I just heard Javi Morales is interested in moving to Mexico so there is a chance he won’t be back with RSL. Losing Morales obviously frees up a bunch of money and given his rebuilt leg, age and salary demands then it may also end up benefiting RSL. Javi with a renegotiated (lower based) contract on RSL makes a lot of sense still.

    • Georg says:

      Very well said. Kries is a young coach and needs to step up every bit as much as his players.

    • Gary Page says:

      Considering that Kreis was a striker who held the record for career goals for several years, I guess you could say this is ironic.

    • bj says:

      Hincha…I agree with statement 4…which is why I think many are skeptical of the moves. If we’re going to claim Javi will be better after recovery, we should also say Olave will be better as well. He was and is head and shoulders above the other defenders in speed and size to defend, which left some gaping holes when he was gone. Sending him does not make the defense better. As for sending resources forward, which was always my biggest complaint in watching RSL (they always play back not forward) letting Espindola go is not helping in the effort to go forward. While Sabo cherry picked and was often fed by the work of Espindola, Epsindola and others did all the work to make things happen.

  12. Original Aaron says:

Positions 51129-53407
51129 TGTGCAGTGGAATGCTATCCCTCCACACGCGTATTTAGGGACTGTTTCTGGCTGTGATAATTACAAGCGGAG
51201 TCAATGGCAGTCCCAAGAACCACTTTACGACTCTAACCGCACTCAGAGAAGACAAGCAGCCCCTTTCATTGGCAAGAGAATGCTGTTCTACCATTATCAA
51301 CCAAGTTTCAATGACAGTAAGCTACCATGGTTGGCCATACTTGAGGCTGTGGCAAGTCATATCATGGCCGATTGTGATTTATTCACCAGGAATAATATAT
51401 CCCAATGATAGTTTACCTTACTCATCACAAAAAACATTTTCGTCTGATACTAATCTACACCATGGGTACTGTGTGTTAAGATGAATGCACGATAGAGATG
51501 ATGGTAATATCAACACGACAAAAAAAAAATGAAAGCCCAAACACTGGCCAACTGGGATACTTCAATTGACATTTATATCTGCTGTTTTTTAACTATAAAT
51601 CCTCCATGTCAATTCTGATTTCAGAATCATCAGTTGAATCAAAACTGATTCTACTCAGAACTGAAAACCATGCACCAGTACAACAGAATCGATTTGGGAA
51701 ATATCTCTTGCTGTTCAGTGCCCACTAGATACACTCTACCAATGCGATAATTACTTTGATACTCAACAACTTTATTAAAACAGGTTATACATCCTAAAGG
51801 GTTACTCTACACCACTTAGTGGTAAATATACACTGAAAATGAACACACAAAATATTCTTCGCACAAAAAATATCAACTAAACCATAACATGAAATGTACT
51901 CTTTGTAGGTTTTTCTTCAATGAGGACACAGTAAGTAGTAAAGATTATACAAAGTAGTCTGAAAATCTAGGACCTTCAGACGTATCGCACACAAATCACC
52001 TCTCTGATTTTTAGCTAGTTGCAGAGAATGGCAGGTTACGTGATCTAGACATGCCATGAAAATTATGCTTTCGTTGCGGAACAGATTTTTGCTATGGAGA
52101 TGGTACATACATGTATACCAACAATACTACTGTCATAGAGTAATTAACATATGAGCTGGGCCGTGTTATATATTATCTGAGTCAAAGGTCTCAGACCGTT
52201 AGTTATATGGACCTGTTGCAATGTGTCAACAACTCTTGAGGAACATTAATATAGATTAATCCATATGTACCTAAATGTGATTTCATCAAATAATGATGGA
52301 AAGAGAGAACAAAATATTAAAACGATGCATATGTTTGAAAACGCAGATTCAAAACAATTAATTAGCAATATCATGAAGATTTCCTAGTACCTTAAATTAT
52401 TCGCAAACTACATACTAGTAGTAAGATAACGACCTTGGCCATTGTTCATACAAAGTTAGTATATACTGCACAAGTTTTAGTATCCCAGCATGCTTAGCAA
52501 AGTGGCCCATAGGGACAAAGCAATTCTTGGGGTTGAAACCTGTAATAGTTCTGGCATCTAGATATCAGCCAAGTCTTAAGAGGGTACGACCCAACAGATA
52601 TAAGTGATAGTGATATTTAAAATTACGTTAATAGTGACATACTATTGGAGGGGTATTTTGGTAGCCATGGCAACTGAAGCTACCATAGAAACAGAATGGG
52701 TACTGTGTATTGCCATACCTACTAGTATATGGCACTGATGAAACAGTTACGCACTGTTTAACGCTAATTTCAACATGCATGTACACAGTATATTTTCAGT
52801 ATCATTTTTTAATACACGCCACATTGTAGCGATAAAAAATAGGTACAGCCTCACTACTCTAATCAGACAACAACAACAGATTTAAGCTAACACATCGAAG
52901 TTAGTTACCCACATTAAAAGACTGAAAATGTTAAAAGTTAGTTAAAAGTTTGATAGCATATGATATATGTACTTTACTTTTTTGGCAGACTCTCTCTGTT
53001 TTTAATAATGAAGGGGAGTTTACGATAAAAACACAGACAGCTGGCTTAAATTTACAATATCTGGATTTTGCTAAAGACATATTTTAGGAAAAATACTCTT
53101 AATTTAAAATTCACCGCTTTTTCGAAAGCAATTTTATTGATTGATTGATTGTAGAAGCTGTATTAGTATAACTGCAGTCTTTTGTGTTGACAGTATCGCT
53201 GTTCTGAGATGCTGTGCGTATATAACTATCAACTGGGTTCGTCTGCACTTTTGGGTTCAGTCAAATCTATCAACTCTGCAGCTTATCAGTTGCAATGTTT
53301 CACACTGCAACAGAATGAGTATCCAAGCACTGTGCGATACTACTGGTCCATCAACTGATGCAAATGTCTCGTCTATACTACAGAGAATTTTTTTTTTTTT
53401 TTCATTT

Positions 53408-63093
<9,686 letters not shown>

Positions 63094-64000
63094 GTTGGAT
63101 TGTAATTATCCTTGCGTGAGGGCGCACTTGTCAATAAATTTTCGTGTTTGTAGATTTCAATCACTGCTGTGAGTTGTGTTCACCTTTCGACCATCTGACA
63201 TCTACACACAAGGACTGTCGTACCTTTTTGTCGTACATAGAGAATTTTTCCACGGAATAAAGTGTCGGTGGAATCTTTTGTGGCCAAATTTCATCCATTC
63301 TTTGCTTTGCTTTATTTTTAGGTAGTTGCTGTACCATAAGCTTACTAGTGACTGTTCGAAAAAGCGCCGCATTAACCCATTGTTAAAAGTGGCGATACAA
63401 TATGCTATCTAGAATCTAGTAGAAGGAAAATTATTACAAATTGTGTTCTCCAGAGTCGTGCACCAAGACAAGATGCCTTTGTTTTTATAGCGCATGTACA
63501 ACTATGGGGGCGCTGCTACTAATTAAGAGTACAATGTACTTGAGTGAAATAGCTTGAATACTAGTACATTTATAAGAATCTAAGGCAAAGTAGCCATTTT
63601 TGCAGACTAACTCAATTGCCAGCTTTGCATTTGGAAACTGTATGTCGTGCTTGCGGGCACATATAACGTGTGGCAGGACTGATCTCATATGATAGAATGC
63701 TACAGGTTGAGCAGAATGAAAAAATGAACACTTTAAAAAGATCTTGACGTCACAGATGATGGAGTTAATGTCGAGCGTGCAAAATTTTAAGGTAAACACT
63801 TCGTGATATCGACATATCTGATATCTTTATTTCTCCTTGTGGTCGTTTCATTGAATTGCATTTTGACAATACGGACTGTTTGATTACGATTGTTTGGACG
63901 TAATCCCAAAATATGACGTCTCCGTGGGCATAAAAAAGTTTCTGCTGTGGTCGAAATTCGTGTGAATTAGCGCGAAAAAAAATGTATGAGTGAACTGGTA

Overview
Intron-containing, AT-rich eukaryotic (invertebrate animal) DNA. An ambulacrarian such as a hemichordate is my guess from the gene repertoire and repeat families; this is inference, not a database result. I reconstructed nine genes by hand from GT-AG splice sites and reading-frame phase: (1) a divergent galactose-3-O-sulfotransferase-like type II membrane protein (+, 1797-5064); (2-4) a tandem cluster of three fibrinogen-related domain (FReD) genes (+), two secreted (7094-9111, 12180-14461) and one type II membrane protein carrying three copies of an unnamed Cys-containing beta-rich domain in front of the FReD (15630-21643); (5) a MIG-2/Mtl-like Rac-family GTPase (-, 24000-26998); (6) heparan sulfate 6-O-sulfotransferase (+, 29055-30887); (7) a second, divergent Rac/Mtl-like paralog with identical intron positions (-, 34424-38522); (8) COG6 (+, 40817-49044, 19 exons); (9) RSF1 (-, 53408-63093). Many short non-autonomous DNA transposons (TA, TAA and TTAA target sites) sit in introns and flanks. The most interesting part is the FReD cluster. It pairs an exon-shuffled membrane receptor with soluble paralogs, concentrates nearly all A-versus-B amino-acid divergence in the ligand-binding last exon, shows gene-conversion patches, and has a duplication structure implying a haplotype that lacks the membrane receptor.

On more than one occasion Kreis stated in interviews how frustrated he was that RSL wasn’t getting numbers forward into the attack, that if they wanted to score goals they needed to get more runners into the box, yada, yada, yada… pretty much exactly what you said in your post. So I don’t think the issue is Kreis’ tactics, as clearly he wanted the players to get forward. The issue is the players’ poor execution of his tactics.

    • Hincha Tim says:

      Maybe its what he said, but it was his selection of players. If you want more attacking verve, why would you put in Jonny Steele and not Valesquez. Certain players are more comfortable playing a certain way. Over and over again, Kreis did not put players in the midfield who were naturally attacking players. Valesquez provided that attacking spark when he went in, but he was used sparingly (supposedly because he wasn’t tracking back well enough). Kreis made a decision that tracking back was more important than getting forward. Because of this, RSL did well defensively at the end of the year, but paid the price by not scoring goals.
      And Bandeeto, RSL did not have a lot of scoring chances that they simply didn’t capitalize on. They had very few scoring chances, overall.
      Kreis likes to say that “Fortune Favors the Bold” but he coached very meekly this year (watch how RSL played against Seattle when they were a man up for almost 70 minutes). Hopefully, next year, he coaches to his motto again. And, by the way, I think JK is a good coach, but I don’t think he had a good year coaching this year. He’s smart and he’ll learn from his mistakes.

      • Georg says:

        Not so sure he is that smart, I fear we will again see offense suffer in pursuit of defensive soccer. Little ironic since Kries was one of MLS’s best offensive players ever,

      • Neruda says:

        The team overall needs to create more and another big offensive threat was clearly lacking but consider RSL still walked away from their most points in a season. Overall a decent season ending on a very underwhelming note.

        Kreis is a smart coach but he’s one of a few coaches in MLS who’s philosophy emphasizes a pass happy, possession oriented approach like FC Barcelona. They’re missing that one or two players that can unlock a defense in the final third like Messi does for Barca.